For bicyclists here in California, the numbers are discouraging. The number of cyclist fatalities in the state is at its highest level in a quarter-century, according to a story from Newsweek. Traffic crashes killed 455 bikers from 2016-18. Of those, 106 occurred in Los Angeles – by far the highest of any California city.

There are ways those in charge can both lessen these types of collisions and reduce the level of harm when they do occur. Here are three possibilities.

Address large vehicles’ blind spots

Large vehicles such as SUVs are extremely popular. They are also extraordinarily dangerous for cyclists (and pedestrians). It’s not just their size, which can cause more serious damage in the event of a crash, but also their blind spots. These huge blind spots mean there is a greater chance a driver does not see nearby cyclists.

The National Transportation Safety Board (NTSB) in a recent study said the adoption of new standards for large vehicles could help. This could include a requirement that trucks over a certain weight come equipped with features to improve visibility and significantly shrink these blind spots.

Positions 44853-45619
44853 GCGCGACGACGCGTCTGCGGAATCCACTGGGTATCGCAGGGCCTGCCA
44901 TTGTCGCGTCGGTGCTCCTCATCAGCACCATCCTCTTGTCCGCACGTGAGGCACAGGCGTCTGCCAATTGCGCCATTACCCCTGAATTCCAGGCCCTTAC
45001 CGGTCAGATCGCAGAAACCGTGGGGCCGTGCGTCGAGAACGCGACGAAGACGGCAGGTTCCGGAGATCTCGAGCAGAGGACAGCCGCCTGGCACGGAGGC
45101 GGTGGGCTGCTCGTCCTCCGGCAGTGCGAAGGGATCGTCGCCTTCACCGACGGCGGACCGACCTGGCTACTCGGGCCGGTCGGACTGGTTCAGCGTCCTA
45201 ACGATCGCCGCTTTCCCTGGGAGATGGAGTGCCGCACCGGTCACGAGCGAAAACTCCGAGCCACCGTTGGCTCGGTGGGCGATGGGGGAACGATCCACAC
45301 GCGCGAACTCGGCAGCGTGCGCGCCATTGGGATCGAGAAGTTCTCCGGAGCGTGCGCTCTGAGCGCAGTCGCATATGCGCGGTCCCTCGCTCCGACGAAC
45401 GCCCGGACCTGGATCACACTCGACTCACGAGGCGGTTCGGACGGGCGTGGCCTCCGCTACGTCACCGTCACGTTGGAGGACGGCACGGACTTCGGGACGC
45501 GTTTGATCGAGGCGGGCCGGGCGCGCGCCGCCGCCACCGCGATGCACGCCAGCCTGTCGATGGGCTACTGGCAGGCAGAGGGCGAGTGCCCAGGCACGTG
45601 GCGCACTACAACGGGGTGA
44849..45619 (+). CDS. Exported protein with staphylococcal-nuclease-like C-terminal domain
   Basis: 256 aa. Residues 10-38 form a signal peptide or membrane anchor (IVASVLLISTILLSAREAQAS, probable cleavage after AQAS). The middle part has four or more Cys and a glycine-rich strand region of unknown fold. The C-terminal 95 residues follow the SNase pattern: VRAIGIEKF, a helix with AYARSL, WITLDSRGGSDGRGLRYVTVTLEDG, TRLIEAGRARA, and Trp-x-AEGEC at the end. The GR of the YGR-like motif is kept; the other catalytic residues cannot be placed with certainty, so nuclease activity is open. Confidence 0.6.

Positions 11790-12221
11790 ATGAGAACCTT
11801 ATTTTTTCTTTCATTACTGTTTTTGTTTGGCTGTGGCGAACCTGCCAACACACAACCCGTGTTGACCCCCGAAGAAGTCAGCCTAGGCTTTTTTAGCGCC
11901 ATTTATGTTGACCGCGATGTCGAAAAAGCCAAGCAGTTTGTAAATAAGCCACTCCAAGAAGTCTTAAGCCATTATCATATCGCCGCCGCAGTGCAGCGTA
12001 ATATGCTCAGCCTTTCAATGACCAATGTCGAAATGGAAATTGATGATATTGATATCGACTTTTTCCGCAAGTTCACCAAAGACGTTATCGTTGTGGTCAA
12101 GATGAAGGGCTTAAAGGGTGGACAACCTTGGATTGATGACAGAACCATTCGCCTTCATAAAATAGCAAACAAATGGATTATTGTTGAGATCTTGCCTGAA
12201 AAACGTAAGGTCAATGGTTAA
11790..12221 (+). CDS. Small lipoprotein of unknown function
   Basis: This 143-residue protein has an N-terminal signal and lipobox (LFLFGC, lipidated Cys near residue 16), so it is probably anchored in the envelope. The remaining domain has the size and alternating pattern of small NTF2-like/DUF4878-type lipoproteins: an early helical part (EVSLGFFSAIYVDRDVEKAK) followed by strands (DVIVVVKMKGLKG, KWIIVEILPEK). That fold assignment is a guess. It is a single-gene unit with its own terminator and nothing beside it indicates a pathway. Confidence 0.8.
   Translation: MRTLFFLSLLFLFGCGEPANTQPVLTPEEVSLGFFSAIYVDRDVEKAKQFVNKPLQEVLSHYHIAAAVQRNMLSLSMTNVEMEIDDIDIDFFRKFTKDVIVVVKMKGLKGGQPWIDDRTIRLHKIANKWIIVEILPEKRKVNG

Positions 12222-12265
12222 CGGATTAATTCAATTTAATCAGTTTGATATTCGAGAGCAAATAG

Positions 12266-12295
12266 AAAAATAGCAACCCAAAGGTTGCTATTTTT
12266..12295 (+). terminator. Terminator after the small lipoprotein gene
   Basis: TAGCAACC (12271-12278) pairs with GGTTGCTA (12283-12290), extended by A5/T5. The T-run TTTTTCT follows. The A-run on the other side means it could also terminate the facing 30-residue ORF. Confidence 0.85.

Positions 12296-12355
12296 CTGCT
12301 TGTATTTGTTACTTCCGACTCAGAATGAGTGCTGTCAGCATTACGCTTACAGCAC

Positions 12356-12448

Bike-friendly infrastructure

Smart street design can have a hugely positive impact on traffic safety, particularly for cyclists. Dedicated, separated bike lanes are a good starting point. We detailed other beneficial features in a previous blog post, including:

  • Bike boxes placed ahead of motorists
  • Bike-specific traffic signals and signs
  • Corner islands
  • Colorful markings

These types of features can make everyone on the road more aware of who might be around them.

Reduce speed limits

This one is pretty straightforward. As one expert told Newsweek, a cyclist is far more likely to survive being hit by a vehicle that is going slower. The NTSB backs up this claim with data. Take crashes that occurred in locations with a posted speed limit of 30-35 mph. These collisions had a 65% higher chance of leaving a cyclist dead or seriously injured than those that happened in 20 mph zones.

It’s a simple change, but one that could help save the life of many cyclists.